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The history of wars caused by misjudgments, from Napoleon’s invasion of Russia to America’s invasion of Iraq, reveals that leaders relied on cognitive models that were seriously at odds with objective reality. Blinders, Blunders, and Wars analyzes eight historical examples of strategic blunders regarding war and peace and four examples of decisions that turned out well, and then applies those lessons to the current Sino-American case.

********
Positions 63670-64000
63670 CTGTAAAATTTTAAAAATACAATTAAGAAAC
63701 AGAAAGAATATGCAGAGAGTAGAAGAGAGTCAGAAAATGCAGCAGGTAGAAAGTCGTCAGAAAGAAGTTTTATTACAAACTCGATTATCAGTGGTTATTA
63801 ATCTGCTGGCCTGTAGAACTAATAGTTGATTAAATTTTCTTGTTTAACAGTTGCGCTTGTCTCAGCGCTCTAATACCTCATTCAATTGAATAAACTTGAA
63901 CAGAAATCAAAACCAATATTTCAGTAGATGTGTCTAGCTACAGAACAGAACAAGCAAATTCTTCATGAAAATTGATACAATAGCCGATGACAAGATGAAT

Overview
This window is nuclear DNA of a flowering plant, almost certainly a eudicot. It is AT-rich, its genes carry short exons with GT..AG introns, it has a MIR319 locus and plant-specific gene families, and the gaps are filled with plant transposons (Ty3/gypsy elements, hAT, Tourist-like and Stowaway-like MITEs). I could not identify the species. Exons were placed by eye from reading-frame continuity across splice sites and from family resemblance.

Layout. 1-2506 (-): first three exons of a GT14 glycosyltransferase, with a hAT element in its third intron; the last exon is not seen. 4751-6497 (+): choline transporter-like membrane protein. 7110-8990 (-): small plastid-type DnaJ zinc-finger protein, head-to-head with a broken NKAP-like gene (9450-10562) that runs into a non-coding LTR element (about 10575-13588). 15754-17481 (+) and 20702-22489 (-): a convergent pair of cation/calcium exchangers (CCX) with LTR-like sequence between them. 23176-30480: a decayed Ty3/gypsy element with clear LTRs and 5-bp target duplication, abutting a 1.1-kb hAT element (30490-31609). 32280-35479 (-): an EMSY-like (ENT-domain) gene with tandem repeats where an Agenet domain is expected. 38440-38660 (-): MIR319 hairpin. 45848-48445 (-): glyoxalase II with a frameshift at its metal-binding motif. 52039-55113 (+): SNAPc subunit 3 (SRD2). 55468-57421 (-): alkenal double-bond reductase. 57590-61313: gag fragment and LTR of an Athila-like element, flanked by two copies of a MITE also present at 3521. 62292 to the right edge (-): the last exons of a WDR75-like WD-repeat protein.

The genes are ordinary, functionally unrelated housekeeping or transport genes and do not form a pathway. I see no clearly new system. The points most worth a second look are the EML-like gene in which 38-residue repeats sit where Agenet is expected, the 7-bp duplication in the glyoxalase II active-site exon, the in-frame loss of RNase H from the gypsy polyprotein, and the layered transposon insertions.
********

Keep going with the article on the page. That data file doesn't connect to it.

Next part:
In the event of a Sino-U.S. war, intense conventional counterforce attacks could inflict heavy losses and costs on both sides, so leaders need options to contain and terminate fighting. As it takes steps to reduce the likelihood of war with China, the United States must prepare for one by reducing force vulnerabilities, increasing counter–anti-access and area-denial capabilities, and using economic and international effects to its advantage.